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Hosting Affiliate Programs: My Peculiar Experiences with WP Engine & HostGator

Over the past several years I’ve derived some of my income from testing out and recommending web hosting companies that I have ended up liking and using myself. And I’ve tried a ton of hosts: WP Engine, HostGator, A Small Orange, Pair, VPS.net, Zippy Kid, Bluehost, Dreamhost, Godaddy, Namecheap, etc.

Each one of the above hosts has an affiliate program where if someone signs up through my link, I get paid a comission – often $50, $100, or even $150 per new customer. Since hosting is a necessity for anyone looking to build a site, it’s a pretty good deal. I get a commission, the customer gets a good host, and the host gets a good customer – triple win!

Today I want to talk about my wildly opposite experiences that I’ve had with WP Engine and HostGator in particular.

WP Engine has an affiliate program that pays $150 per referral and is operated through SharaSale.

HostGator has an affiliate program that pays $100 per referral and is operated through an internal program as well as CJ (Commission Junction).

“Hey, WP Engine – Stop Paying Me!”

Before I headed up to Affiliate Summit West in January of this year, I looked at my ShareaSale account and saw that I was receiving crazy commissions from referring new customers. I was making $150 per signup but something about the numbers seemed crazy high, even for how high their payouts are.

I looked into it and saw that due to a glitch in the way bonuses were being tracked, I was being overpaid by over $1,600 that month!

As much as I would have liked to spent that extra 1.6K – and there was a good chance no one would have noticed – that was just unethical. So I emailed the company and told them to look into it. A week later, the “glitch” was corrected and my referrals were being tracked accurately. BTW, I’m pretty sure this was only happening to my account since I had a special setup with them – so no, I don’t think they were bleeding money to affiliates in the month of January ;)

I love WP Engine. They have unmatched uptime, great customer support, and they treat their affiliates very well – sometimes too well. This is in stark contrast to HostGator…

“Hey HostGator – Pay Me!”

During the same time I was also recommending HostGator VPS, especially for users with many sites, non-wordpress sites, or for people who needed cPanel functionality. I was earning $100 for recommending each new customer – not as generous as WP Engine’s – but at $150 a pop, it’s still a good commission.

Then sometime last fall I noticed that a bunch of my HostGator commissions were being cancelled or invalidated. When I logged into my affiliate panel I saw this:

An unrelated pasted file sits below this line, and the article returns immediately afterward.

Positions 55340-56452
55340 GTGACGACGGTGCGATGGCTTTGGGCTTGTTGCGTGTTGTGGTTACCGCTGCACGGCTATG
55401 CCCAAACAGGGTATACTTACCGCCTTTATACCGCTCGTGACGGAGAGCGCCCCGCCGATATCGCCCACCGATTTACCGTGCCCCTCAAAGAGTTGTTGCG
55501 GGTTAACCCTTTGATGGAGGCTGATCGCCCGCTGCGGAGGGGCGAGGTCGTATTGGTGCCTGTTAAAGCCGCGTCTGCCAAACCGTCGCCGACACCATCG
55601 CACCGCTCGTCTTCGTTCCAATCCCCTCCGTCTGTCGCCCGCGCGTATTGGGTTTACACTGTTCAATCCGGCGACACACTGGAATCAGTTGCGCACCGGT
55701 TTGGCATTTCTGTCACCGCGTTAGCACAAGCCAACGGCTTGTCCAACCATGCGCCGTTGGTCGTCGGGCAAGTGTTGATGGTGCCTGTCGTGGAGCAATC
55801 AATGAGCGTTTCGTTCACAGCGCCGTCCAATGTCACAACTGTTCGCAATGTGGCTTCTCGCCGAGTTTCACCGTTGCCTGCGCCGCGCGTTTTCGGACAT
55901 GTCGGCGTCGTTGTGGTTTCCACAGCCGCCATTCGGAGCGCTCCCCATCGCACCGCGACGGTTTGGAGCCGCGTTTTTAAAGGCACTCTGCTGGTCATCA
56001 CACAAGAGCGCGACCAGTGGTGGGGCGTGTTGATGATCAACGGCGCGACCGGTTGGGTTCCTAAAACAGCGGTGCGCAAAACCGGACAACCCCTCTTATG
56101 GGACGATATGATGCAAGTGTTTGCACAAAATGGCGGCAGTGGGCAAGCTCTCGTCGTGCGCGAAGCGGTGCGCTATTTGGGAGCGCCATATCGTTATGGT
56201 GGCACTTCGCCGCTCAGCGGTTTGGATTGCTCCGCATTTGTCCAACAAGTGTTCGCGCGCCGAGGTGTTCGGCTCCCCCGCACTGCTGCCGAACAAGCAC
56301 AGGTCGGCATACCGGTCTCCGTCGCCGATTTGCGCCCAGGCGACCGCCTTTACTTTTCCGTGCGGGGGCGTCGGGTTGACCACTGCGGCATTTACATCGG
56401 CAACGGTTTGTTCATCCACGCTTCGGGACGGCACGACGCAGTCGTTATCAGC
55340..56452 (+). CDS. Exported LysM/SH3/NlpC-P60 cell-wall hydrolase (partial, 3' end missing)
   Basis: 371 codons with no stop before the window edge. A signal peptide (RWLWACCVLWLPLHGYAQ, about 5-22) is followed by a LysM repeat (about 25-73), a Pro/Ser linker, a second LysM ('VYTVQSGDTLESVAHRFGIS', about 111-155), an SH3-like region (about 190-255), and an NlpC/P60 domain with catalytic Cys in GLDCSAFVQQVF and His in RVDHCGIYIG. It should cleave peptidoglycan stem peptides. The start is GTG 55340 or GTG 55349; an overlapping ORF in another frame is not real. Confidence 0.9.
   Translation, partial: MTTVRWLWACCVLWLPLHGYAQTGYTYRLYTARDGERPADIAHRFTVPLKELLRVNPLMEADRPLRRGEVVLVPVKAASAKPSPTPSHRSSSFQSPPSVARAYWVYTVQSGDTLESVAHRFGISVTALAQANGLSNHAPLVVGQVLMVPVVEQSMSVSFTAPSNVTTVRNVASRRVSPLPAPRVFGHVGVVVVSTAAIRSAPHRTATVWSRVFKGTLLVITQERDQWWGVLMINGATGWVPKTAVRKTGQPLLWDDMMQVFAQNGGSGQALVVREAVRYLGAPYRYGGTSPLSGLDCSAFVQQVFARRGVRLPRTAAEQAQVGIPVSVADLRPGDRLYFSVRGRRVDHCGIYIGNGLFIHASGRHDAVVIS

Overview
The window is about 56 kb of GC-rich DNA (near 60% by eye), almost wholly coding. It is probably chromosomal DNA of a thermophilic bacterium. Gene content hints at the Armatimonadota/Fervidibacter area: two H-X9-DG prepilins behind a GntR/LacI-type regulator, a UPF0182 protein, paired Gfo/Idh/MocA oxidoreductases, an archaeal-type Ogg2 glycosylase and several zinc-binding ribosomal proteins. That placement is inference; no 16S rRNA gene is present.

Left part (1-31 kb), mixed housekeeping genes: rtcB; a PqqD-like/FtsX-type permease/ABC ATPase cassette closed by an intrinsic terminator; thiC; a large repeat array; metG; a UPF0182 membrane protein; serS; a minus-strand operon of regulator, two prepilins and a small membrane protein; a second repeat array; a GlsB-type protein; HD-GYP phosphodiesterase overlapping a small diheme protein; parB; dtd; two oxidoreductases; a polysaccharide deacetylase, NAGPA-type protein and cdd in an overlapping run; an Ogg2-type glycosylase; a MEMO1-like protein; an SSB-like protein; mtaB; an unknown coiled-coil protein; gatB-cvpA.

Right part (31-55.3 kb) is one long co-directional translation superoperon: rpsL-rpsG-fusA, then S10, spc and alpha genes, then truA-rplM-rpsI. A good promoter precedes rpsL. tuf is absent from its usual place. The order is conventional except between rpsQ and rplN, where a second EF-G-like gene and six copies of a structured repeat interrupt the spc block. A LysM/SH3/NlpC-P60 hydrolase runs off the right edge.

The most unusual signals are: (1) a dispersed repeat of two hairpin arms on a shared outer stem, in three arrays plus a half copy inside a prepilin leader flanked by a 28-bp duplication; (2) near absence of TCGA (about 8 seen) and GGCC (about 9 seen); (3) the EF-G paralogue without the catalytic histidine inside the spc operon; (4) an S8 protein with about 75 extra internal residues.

Hostgator Comissions

Troubling? Yes. But especially so since the website at the bottom of that list is actually a site that I helped my friend get started. I asked him to use my link so I could get a commission when he signed up (and I thought it was a good way to test if HostGator is skimming its affiliates). The site is still hosted, he’s still paying for it, but for some reason I never got paid for that referral. Maybe it’s because his theme is broken, but still – they’re getting paid, so why am I not?

That’s when I started to suspect there might be some foul play with how HostGator tracks their referrals. I started Googling to see if I’m the only one who has experienced a problem like this. Here’s a whole list of people who have written about similar experiences (there’s even more if you look):
Apparently it’s a problem.

Some people were recommending switching over to their CJ hosted affiliate program & away from their internal affiliate program. I ended up making the switch to CJ to see if this alleviates the problem.

I’ve hosted sites with HostGator since 2011 and have been very happy with their VPS server and super solid uptime, from a customer’s perspective. But this experience with their affiliate program left such a bad taste in my mouth that I moved all my sites over to A Small Orange VPS instead (they use SSD drives like WP Engine and I’m very happy with their service!)

Then as a “bonus” last month I got a payment from HostGator’s internal affiliate program via Paypal…

$100 HostGator commission
(see how it says 2 comissions, but only $100?)

At this point I just said forget it, I’m not even dealing with this anymore.

Quora Coincidence

Here’s a somewhat strange coincidence that might help explain why HostGator is over-reaching on their security measures and end up screwing a lot of affiliates out of legitimate comissions.

A few weeks ago I was reading a Quora question titled What are the best examples of people “cheating the system”? and here’s an answer I found by one of the responders: